console.log(this.value);
                return this;
            }
        };
        // Chain method calls
        obj.increment().add(3).shout(); // 5 as output

An example of using this instance in a chain pattern:

        obj.increment().add(3).shout(); // 5 as output

Debugging the chain pattern can cause problems when the underlying object has changed. An error may have occurred, but there is just too much happening to easily discover the problem. Assuming all unit tests have passed, where exactly is that problem?

obj defines all the functions called in the chain. Notice that console.log() does not exist within the definition of obj.

The real problem arises when referring to object instances not in our local object. The Law of Demeter applies.

Violations of the Law of Demeter.

The general class of data complexity violates this Law of Demeter that has no simple resolution: “The Law of Demeter”. This law seeks to impose a principle of least knowledge on code. A simple rule of “only talk to your friends” could suffice as a general motto.

Any developer would agree that code that cannot call external libraries or references could not provide any reasonably useful utility. The Law of Demeter must therefore have application in a loosened manner.

An example of delegating to other objects in a reasonable manner:

var city = a.getB().getC().getD().doSomething().getCity();

Assume that getB, getC and getC access external objects. In order to get the city, objects B, C and D become delegated. The code must know about the data structure of each of these objects in order to retrieve the value held in getCity().

Notice the coupling introduced into the above city expression. Our module now depends upon perhaps three or more external modules. Our code may or may not define these other modules.

How much control does our code have over these objects? If these objects come from a library, we likely have little if any control.

And how could we write a unit test for this city expression? What number of mocks would we create for this single statment? How could this code maintain a robustness quality with all these mocks for long-term maintenance?

How easy is it to reason about this city expression? If we need to verify correctness, must we examine each dependent module in turn? Suppose city has an incorrect value? How much code must we step through with a debugger to isolate the error?

Alas, no simple solution exists for this example! No simple heuristics on when to apply or when not to apply exist. If you have such a solution, you will certainly receive invistations to present a paper and a podium to unveil your ideas.

The application to complexity must surely shine through this explanation! Violations of the Law of Demeter do not increase McCabe complexity!

For a real-life example, consider the following with a complexity === 1:

        function foobar() {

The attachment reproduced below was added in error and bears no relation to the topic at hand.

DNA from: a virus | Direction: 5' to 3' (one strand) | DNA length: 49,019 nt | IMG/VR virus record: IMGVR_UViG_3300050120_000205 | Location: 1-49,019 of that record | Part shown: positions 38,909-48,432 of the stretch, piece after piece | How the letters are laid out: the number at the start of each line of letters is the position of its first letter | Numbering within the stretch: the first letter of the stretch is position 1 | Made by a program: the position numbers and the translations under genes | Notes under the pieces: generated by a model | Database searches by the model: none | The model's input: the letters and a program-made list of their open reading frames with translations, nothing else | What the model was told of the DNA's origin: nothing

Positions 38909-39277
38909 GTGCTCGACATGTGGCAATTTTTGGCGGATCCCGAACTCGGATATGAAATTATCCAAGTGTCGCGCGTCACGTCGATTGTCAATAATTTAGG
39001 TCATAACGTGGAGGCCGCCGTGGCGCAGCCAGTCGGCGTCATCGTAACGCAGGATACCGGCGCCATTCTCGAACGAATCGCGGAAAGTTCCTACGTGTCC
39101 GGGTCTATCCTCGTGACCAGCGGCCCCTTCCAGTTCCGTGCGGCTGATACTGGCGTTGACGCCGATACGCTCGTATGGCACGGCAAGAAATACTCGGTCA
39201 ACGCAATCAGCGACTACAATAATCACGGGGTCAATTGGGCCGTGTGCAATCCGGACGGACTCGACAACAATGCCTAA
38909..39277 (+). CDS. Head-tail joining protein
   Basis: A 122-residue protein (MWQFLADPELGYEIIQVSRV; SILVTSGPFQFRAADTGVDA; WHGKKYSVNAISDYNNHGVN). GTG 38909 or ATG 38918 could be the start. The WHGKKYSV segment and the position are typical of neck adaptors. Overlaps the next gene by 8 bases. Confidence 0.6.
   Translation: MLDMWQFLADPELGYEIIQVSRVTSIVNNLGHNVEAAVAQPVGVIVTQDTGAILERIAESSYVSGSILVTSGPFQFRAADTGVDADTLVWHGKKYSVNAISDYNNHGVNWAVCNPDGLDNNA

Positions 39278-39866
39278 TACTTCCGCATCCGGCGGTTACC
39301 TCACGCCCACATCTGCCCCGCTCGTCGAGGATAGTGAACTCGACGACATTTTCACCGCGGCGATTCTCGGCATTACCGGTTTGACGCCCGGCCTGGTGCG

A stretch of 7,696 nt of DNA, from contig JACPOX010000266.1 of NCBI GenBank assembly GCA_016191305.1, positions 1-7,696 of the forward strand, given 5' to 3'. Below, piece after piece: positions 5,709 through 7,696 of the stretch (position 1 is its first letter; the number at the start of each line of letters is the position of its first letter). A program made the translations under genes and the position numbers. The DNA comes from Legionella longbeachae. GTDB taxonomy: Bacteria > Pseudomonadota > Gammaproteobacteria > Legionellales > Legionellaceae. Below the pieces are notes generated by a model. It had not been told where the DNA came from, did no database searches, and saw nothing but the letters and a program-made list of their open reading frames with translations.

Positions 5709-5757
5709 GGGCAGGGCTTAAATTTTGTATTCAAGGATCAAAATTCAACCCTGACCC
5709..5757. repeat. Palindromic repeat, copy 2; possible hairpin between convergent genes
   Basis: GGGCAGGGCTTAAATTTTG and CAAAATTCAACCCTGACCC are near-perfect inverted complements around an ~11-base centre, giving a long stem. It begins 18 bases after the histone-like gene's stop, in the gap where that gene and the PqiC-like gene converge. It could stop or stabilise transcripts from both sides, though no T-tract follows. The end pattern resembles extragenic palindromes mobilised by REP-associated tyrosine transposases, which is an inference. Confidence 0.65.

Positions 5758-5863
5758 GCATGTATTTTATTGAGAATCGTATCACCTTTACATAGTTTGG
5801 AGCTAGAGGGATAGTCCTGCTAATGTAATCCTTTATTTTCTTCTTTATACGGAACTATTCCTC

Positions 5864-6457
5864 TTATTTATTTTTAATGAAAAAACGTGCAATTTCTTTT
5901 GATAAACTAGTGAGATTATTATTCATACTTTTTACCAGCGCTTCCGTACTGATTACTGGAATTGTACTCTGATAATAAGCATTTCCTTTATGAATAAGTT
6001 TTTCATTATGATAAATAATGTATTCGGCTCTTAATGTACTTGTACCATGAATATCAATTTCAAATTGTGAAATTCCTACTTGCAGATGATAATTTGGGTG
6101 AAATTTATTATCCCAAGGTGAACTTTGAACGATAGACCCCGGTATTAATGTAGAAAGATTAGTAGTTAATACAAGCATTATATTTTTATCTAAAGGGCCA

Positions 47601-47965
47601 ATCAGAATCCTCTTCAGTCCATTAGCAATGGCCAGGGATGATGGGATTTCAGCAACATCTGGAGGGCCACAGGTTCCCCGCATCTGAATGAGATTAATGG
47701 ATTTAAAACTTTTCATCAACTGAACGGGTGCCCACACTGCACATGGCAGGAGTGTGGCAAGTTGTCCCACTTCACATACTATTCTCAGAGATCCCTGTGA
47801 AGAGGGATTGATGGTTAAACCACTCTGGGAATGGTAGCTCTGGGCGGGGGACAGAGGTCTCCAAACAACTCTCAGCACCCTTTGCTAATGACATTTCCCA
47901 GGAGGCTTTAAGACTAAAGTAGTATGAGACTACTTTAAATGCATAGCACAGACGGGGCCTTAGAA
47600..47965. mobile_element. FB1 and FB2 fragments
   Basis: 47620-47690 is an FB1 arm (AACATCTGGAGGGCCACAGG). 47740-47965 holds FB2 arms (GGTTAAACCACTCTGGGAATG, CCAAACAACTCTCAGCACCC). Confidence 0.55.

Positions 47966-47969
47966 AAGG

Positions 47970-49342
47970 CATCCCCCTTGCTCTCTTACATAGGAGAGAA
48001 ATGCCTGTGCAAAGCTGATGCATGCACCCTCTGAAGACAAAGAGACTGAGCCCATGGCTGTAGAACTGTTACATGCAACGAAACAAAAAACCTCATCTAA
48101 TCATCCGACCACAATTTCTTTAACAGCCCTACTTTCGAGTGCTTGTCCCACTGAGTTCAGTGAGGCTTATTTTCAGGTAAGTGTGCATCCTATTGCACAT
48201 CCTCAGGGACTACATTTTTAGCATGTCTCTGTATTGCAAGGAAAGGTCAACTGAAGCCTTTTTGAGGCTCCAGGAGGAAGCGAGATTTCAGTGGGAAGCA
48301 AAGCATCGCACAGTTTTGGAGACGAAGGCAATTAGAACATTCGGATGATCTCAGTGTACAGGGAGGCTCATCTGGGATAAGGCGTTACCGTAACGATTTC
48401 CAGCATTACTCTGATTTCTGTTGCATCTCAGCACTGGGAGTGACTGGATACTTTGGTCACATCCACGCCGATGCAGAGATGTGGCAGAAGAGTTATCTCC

return new PaymentRequestBOInstantiator.ForNew().data( requestDTO ).bo(
            preapprovalBO ).bo( appBO ).dao( paymentRequestDAO ).dao(
            paymentExecDAO ).dao( payRequestParameterDAO ).dao(
            receiverInvoiceDAO ).dao( receiverParameterDAO ).engine(
            paymentEngine ).engine( utilityEngine ).container(
            PaymentDomainObjectContainer.getInstance() ).container(
            AccountDomainObjectContainer.getInstance() ).container(
            CurrencyDomainObjectContainer.getInstance() ).config(
            configBean ).validator( validator ).listeners(
            ipnNotifierListener, emailPayExecParallel,
            emailPayExecChainedSender, emailPayExecChainedReceiver )
            .newExceptionableInstance();
        }

YES! This code was found in customer facing code!! (The entire application containing this code has since been removed and recoded.)

“The Train Wreck Pattern” provides an alternate name for this pattern.

Asynchronous Callbacks

Without a doubt asynchronous code constitutes a major cause for confusion. Even reasoning about async operations can be tricky to explain to people. As an example, stop and explain the following to yourself out loud:

        // A
        setTimeout(function () {
            // B
        }, 1000);
        // C

Please stop and explain the above.

Did you say something like: “Perform A, then set a timer to wait 1000 milliseconds to run B, then run C”? Or did you phrase it a bit better: “Perform A, then set a timer, perform C, then when the timer expires, B gets placed on the event loop that will execute 1000 milliseconds or later.”

Notice your hesitation in formulating the “right” way to explain an async operation as it relates to the overall scope of code. Also notice that whatever explanation this code engenders, it does not cleanly match out brains understanding of this operation.

What incongruence between linear code and async code! The elephant in the middle of the room is this major disconnect. Our brains work one way while async operations work another. If we can’t easily explain simple async logic, what hope for more complicated logic?

This async disconnect relates heavily to the multi-tasking fallacy. Multi-tasking does not suite humans. Most “multi-taskers” would agree, that multi-tasking is really context switching and not true parallel operations.